What You Need to Know Part II

When Do You Get Siblings, Caretakers Involved?

The siblings of your special needs son or daughter may be too young to get involved at this time, but this will get you thinking about the future. Sibling groups may be a good way to get started. It doesn’t have to be a sibling; it could be an aunt, uncle, or another person whom you see taking on this role in the future.

Unfortunately, my parents passed away within a short period of time before they shared these responsibilities; we did not have a transition. If we had started this planning and had known where all the information was kept, it would have been significantly less stressful. My parents were organized, but the information was all in their heads. We are still digging to find important information that we will need in the future, from medical records to paperwork (the paperwork is never-ending), medications, caseworkers, and many more items I can’t even remember but am still trying to gather.

How were we supposed to know that the Mass Health application was overdue? We didn’t know you needed to apply for this each year! Who is taking care of this? This is just one example of something that needed to be done that we did not know about. This created significant stress for my brother and sister. We were all trying very hard, but even with three of us, and our spouses, it was overwhelming. We worked very closely together, but it was frustrating because we were also dealing with our own families, jobs, and responsibilities; we were forgetting to follow up on items; and we didn’t know who was doing what. Everything became a last-minute rush to get it done because we were just finding out about it.

We needed to find my sister’s contacts, including doctors and case workers, and her medications, among many other things. We were running all over the place trying to piece it all together. When we went to the pharmacist, they could not refill her medication. Why? They said that we needed to call her doctor to get it refilled. Which doctor? Once we got in touch with the doctor, they required us to set up an appointment before they would refill it. Her doctors were located anywhere from Lexington to Boston. My parents were retired and had plenty of time to drive into Boston for medical appointments.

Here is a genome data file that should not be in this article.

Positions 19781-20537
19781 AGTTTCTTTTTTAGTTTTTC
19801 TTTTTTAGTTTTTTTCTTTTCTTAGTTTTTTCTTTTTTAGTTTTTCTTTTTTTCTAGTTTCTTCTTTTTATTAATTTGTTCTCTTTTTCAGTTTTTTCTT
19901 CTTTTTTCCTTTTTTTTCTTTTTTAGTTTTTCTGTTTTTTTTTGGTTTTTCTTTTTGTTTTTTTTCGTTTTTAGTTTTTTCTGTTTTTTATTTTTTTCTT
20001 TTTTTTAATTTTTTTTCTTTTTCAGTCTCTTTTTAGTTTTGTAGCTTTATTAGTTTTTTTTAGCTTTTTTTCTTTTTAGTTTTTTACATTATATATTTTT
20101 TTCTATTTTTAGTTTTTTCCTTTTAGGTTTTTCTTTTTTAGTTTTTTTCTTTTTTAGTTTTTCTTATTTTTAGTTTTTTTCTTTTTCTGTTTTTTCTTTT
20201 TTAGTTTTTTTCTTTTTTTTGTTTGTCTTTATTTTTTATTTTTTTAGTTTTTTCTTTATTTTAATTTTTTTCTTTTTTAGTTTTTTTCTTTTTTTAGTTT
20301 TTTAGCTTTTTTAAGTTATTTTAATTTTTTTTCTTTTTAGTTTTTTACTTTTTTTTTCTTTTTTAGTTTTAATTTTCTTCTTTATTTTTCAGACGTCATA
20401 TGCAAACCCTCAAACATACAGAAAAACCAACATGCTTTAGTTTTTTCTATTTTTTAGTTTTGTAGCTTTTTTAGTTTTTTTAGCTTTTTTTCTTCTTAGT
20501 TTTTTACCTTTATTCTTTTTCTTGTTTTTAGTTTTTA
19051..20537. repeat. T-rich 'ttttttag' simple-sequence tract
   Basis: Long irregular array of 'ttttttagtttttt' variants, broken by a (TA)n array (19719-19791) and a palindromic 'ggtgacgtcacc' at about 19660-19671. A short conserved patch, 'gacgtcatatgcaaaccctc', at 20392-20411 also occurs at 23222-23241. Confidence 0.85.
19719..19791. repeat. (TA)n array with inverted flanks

My sister had a different doctor for each medication she was taking; therefore, we were trying to find names and numbers for six doctors: 1. Primary physician, 2. CPAP machine, 3. podiatrist, 4. dermatologist, 5. diet manager, and 6. dentist. At the time, there was an ongoing issue with all of these specialists and we needed to bring her to each of them immediately. We didn’t have any information about where they were all located or any baseline data; it was all in my mom’s head.

Shortly before my mom passing away, I called my sister’s counselor to check in and let her know about our situation. The counselor stated that she was moving and was ending her services at the end of the month. My sister’s DDS case worker was excellent, and he immediately contacted me to offer support, but he said he was retiring in one month. My sister’s SSI checks stopped being deposited, and we needed to go through the process of implementing a new payee for her account before they would issue the checks. I did not even know what a payee was. No one told us that when the current payee—who, in this case, was my mom—passed away, the SSI checks stop immediately. How can all this happen at the same time?

This was the beginning of a list of problems as siblings and guardians that we would need to figure out on our own. These were the problems we needed to solve both in the short term and the long term. For parents expecting their siblings to take over responsibilities, it is much more complicated than just assuming that they can do it on their own. Even if you have all the information in one place, just the paperwork, doctors’ appointments, and coordinating transportation can be overwhelming.

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